Rhizobiasymbiotic nitrogenfixing bacteria

The group of bacteria collectively referred to as rhizobia, with one known exception, use leguminous plant roots as the host. The taxonomy of the Gram-negative rhizobia is not resolved; however, for the purpose of illustration a list of some of these bacteria along with their plant hosts are given in Table 9-1 (Van Berkum and Eardly, 1998). In some cases the bacteria listed in Table 9-1 may nodulate additional species and the reader is referred to the publication of Hadri et al. (1998) concerning alternate hosts.

The Fe nutrition of root nodule bacteria has attracted the attention of many scientists and results indicate that considerable variation exists in the response of different strains to Fe deficiency. Rhizobia require Fe and phosphorous to grow in the rhizosphere and to nodulate roots of legumes (O'Hara, 2001). Tang et al. (1992) have reviewed investigations on the response of the legume symbiosis to Fe deficiency. Additionally, Fe, calcium, phosphorus, cobalt, copper, potassium, nickel, selenium, zinc, boron, and molybdenum are important for nodule development and nitrogen fixation. With respect to Fe utilization, rhizobia have been found to utilize FeCl3, Fe-citrate, synthetic Fe-chelates, siderophores, and even heme. A listing of some of the various biochelates utilized by rhizospheric bacteria including rhizobia is given in Table 9-2 and additional siderophores for rhizobia are described in an earlier review (Barton et al., 1994).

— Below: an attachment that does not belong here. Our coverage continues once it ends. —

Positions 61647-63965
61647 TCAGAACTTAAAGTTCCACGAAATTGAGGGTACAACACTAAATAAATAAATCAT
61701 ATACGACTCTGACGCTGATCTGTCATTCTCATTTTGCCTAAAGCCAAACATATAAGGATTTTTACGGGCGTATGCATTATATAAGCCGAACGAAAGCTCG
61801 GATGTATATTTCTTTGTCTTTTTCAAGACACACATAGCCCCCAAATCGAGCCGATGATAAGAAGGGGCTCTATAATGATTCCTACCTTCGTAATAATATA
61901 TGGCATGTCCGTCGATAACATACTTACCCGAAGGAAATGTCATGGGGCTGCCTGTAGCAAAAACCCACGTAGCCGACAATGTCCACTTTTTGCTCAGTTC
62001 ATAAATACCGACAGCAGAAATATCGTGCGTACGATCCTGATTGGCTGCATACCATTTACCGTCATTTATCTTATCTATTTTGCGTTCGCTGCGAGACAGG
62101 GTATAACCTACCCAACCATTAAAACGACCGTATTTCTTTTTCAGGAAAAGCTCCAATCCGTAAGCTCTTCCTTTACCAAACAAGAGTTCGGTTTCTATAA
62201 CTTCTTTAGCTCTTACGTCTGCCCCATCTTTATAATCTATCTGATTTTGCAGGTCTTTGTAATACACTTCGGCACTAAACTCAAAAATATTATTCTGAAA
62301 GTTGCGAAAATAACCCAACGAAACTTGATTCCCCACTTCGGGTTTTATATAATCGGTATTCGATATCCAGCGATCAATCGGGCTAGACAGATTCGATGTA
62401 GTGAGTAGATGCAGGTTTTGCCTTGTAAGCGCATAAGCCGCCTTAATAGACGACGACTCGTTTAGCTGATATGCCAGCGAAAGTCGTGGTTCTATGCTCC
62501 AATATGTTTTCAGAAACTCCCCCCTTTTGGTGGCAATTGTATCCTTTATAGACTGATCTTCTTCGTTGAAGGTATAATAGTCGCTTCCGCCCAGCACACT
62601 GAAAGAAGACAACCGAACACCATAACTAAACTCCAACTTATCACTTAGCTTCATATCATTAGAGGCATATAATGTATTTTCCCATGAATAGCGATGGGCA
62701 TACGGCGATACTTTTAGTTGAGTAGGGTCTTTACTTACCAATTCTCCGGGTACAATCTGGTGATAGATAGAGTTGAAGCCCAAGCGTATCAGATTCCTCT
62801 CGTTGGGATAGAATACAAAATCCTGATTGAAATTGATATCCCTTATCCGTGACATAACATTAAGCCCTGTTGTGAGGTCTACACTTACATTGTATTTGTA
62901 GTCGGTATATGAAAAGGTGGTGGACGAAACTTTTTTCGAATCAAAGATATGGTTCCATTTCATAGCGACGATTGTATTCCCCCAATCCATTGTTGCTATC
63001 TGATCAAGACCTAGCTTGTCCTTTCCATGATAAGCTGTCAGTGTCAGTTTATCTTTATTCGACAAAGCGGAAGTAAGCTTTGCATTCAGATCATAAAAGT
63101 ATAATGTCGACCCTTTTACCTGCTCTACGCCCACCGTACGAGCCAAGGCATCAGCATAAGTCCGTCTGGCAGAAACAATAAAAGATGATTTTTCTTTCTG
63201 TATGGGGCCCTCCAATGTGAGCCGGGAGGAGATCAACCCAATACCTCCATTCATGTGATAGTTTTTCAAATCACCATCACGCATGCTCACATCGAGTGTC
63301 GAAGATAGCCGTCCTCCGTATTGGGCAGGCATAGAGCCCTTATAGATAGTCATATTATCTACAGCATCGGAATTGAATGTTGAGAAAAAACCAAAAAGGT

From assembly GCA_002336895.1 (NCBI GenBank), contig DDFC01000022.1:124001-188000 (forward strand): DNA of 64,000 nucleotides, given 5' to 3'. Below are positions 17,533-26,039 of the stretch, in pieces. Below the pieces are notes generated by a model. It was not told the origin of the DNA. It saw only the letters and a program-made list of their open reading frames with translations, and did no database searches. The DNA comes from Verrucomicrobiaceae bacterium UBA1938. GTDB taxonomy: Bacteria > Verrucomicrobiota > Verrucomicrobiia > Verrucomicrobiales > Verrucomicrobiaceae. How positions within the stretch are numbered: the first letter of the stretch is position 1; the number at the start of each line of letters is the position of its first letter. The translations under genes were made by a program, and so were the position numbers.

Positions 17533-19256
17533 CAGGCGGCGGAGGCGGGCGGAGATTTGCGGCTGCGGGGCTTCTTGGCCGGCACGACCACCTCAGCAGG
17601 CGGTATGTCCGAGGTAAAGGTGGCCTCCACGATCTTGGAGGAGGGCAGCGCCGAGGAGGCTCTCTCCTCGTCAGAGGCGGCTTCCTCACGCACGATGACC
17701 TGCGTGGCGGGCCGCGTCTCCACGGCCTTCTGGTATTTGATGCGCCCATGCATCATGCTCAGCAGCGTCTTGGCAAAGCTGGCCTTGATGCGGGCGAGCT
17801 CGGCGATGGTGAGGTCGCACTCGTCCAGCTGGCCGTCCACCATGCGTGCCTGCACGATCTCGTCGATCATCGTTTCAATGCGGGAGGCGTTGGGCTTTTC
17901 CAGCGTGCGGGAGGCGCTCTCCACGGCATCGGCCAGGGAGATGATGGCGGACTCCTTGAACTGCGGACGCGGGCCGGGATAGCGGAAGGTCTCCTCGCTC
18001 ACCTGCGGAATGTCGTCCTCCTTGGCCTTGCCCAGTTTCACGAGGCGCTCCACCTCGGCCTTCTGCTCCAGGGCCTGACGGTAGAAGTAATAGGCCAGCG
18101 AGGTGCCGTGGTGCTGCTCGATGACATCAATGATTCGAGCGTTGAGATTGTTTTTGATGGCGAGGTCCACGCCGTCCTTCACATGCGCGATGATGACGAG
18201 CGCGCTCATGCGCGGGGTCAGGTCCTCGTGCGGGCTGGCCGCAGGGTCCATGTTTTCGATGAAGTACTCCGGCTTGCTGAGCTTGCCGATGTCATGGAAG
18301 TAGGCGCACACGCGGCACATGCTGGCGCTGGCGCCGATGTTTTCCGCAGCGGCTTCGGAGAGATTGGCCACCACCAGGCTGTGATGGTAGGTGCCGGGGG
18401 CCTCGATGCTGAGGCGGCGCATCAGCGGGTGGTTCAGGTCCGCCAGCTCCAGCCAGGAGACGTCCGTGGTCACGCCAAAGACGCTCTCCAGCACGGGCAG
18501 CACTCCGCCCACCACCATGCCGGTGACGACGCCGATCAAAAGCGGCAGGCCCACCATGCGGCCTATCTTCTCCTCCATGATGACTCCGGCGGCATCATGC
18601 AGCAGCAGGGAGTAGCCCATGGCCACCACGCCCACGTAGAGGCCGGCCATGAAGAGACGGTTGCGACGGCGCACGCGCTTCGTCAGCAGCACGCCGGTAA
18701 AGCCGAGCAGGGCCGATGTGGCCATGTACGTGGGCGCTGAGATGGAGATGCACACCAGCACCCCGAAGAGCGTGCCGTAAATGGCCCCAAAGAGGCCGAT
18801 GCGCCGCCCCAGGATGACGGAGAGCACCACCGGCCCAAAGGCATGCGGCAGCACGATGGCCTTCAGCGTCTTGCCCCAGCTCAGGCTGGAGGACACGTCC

Table 9-1. Examples of plants with nodules attributed to rhizobia.

Bacterial symbiont

Plant host

Common name or description

Azorhizobium caulinodan

Sesbania rostrata

aquatic tropical legume

Bradyrhizobium sp.

Parasponia (formerly Trema)

a non-legume

Bradyrhizobium japonicum

Glycine max (L.) Merrill

soybean

Bradyrhizobium sp.*

Aeschynomene indica

aquatic plant with adventitious roots

Mesorhizobium ciceri

Cicer arietinum (L.)

chick pea

Mesorhizobium loti

Lotus corniculatus

lotus

Rhizobium etli

Phaseolus vulgaris (L.)

bean

Rhizobium tropicli

Phaseolus vulgaris (L.)

bean

Rhizobium leguminosarum

bv

Phaseolus vulgaris (L.)

bean

phaseoli

Rhizobium leguminosarum trifoli

bv

Trifolium repens (L.)

clover

Rhizobium leguminosarum viciae

bv

Pisum sativum (L.)

pea

Sinorhizobium meliloti

Medicago sativa